the colonies, should be made accessible to everyone, pean population of 97,109, has as yet but meagre who are working for their living to improve their provision for technical and higher education, and, knowledge of the sciences which underlie their indeed, states that boys who had received primary handicrafts. If this be the first object in view, it will and secondary education in the colony were frequently be evident that evening classes and evening labor. found to be so deficient in general knowledge that
atory work must be undertaken before any attempt they were not well qualified to enter upon technical is made to form day classes. It appears to be chiefix education. The result of inquiries as to the probability of report of the commission, for he thinks the college at
on this subject that Mr. Mudie dissented from the youths availing themselves of instruction should it be Pietersburg, which, as he says, covers a preparatory placed within their grasp was decidedly encouraging, and the commission concludes, from the evidence and nucleus of a university college in Natal. It would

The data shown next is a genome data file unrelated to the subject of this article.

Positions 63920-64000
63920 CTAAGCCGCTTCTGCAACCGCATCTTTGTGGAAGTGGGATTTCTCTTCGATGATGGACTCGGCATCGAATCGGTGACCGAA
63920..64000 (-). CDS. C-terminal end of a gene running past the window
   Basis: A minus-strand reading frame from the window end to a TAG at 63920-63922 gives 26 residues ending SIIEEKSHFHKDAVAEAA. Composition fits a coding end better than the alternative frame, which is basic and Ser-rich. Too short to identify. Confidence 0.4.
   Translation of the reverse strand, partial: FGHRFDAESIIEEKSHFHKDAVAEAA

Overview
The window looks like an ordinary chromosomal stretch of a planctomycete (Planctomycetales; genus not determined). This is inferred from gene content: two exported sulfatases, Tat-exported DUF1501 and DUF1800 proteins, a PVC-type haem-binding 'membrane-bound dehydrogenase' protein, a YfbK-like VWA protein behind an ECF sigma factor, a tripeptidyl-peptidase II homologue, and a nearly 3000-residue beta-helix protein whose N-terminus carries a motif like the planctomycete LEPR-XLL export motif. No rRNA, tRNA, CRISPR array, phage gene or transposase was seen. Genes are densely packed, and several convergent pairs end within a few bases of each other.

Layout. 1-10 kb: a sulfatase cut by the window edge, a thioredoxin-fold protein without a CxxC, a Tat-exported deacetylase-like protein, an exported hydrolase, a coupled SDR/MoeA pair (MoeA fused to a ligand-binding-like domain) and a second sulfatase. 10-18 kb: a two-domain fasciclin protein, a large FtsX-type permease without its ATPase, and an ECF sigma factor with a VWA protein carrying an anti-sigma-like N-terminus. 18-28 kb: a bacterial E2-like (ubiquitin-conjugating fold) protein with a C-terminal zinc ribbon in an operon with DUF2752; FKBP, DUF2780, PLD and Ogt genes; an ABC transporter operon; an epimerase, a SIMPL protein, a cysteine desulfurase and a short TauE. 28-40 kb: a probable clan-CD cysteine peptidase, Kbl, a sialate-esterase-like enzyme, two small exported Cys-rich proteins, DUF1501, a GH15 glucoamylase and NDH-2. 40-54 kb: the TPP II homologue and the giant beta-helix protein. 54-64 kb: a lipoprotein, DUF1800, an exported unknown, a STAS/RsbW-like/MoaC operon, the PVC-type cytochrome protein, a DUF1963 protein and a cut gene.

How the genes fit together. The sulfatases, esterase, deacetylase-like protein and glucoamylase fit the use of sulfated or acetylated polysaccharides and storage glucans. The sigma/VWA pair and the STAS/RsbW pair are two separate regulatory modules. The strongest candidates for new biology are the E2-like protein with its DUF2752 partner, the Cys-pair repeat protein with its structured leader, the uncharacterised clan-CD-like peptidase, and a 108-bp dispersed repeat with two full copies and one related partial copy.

a high school, and a college proper, should form the Colony of Natal. Report of the Technical Education Commission
not seem to be a desirable thing to commence oper. May, 1905. (Maritzburg : P. Davis and Sons, 1905.)
rations in this way for many reasons, the principal of
which is that artisans, clerks and others, for whom that the association had made to him-namely, to find technical education is primarily provided, while wish- funds for the establishment of a proper observatory in ing to learn, have in many cases left school so Johannesburg. He was obliged to say that all the revenue recently that they do not wish to return, and those they at present possessed was required for the developof maturer age are not always quite certain whether
ment of their material resources and means of communitheir dignity will allow them to go to school again.
cation ; but where the Government was powerless, what
a magnificent opportunity there was for a patriotic TransTHE WOBURN EXPERIMENTAL FRUIT vaal. For a site in the purest atmosphere, 2000 feet FARM.
above the highest observatory now existing, only 10,000l.
was required. There they might establish a telescope THE fifth report on the Woburn Fruit Farm, by
which would help observers in the southern hemisphere Pickering, F.R.S., contains a very useful summary
to compete with the astronomers of the northern hemiof the results of ten years' experiments and observa sphere. The site was there, and it was already occupied ations on apple-trees. The conclusions arrived at are by a perfectly equipped meteorological observatory.” All based on measurements of leaves, trees, and fruits, the papers on South African matters read during the meetand also on weighings of the fruit. The average size ing are to be published in a separate volume by the South of the leaf of the tree seems gradually to diminish | African Association for the Advancement of Science. At with age, and there is a similar but less marked ten